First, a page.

Since Jim Harbaugh took the helm of the program in 2015, Michigan has become a factory for NFL talent. In the 2020 NFL Draft, Michigan was well-represented, having ten players selected, tied for the program’s most in a single draft. When it comes to top 2021 draft prospects, Michigan offers two players who have legitimate first-round talent. In addition to this, the Wolverines have a pair of intriguing Day 2 picks and a few players whose names won’t be called early but have NFL futures.

Before we get to the headliners, let’s look at some mid-round talents that the Michigan program will offer in 2021. Cornerback Ambry Thomas, tight end Nick Eubanks, and safety Brad Hawkins all have the ability to play on Sundays. Junior wide receiver Ronnie Bell might not be a household name quite yet, but if he can become more consistent catching the ball, he has an NFL future.

Related | Farabaugh’s 4-round 2021 NFL Mock Draft

Another name to keep an eye on is linebacker Joshua Ross, who is returning to the lineup after suffering an injury in 2019. There is no doubt that the Michigan Wolverines will be well-represented in the 2021 NFL Draft, but who are the program’s top prospects?

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Top Michigan NFL Draft prospects in 2021

Jalen Mayfield, Right Tackle, Redshirt Sophomore (6’5″, 319 pounds)

You won’t find a better right tackle in college football than Michigan’s Jalen Mayfield. He enters the 2020 season ranked as the 14th-best prospect on Mel Kiper’s initial big board. If Mayfield can build off his 2019 tape, we might just be looking at a top-15 pick in the 2021 NFL Draft.

For his size, Mayfield possesses outstanding athleticism, paired with tremendous power. He showcases exceptional lateral movement skills, allowing him to control his blocking assignments with ease. While he generates great push in the running game, Mayfield stands out with his excellence in pass protection. Some of his most impressive tape came in a showdown against the Ohio State Buckeyes last season, where Mayfield neutralized the marvelous Chase Young.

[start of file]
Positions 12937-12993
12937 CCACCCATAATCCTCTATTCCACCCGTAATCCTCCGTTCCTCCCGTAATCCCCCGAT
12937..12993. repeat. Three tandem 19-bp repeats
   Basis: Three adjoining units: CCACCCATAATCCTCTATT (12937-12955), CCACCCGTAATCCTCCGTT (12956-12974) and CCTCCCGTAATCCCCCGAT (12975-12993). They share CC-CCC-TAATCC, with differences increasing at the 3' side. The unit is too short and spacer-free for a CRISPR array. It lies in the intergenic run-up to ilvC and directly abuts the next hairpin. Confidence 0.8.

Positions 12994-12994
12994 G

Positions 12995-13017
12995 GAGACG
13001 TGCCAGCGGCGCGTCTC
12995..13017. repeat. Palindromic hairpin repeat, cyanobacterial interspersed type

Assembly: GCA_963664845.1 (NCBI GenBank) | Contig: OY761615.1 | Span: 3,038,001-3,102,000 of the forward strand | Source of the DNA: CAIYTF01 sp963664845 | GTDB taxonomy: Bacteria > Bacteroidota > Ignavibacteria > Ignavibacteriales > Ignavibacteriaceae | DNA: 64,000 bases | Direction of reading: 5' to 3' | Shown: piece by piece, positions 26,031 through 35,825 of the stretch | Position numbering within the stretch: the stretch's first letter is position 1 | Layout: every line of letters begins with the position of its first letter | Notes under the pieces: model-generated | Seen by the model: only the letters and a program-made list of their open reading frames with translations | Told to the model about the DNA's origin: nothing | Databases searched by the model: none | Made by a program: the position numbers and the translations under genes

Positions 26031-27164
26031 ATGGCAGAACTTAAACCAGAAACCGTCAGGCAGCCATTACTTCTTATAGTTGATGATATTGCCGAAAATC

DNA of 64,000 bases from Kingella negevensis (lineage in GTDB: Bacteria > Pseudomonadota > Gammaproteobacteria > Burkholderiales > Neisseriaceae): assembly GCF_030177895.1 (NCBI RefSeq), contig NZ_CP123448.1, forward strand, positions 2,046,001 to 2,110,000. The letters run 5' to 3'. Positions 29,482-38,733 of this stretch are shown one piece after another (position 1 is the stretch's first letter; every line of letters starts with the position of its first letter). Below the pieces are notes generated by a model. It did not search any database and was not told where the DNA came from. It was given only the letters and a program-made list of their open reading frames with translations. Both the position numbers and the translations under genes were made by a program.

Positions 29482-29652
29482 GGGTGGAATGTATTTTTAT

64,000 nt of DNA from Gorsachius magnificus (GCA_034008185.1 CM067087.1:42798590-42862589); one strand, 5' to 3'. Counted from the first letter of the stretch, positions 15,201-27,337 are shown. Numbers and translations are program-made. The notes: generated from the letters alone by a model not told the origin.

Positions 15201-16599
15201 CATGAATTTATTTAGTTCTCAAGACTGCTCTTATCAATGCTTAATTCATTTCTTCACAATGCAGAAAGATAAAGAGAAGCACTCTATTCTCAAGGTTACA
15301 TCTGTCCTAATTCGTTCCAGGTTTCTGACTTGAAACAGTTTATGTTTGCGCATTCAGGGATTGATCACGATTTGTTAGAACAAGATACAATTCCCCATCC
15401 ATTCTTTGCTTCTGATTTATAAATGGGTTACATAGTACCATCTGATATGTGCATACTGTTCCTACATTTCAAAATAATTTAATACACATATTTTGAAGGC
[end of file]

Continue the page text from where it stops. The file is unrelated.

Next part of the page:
Pro Football Network’s Tony Pauline is a fan of Mayfield, stating that “Michigan has consistently put talented offensive linemen into the draft, and Jalen Mayfield will be their next bigtime prospect. The third-year sophomore is large, athletic, and versatile. He’s a terrific pass protector who is also effective as a run blocker and in motion. Mayfield also has the ability to play left or right tackle, in my opinion.”

The clip below will showcase Mayfield’s power and technique, as he moves Michigan State defensive end Kenny Willekes with ease.

While some might be concerned with Mayfield’s mere 13 starts at right tackle, I am not one of those people. Mayfield has the tools to develop into one of the NFL’s best right tackles due to his ability to dominate in the running game and his ability to excel in pass protection. For a team like the Miami Dolphins, who recently drafted a left-handed quarterback and has two first-round picks in the 2021 draft, it would be wise to have a player of Mayfield’s caliber protecting Tua Tagovailoa’s blindside.

Aidan Hutchinson, Edge, Junior (6’6″, 278 pounds)

Michigan pass-rusher Aidan Hutchinson is an ascending 2021 draft prospect who could blossom into a surefire first-round selection if he continues to develop. He is coming off of the heels of a 2019 season where he accounted for 69 tackles, 10 tackles for a loss, 3.5 sacks, 6 passes defended, and 3 forced fumbles. To say Hutchinson is active would be quite the understatement.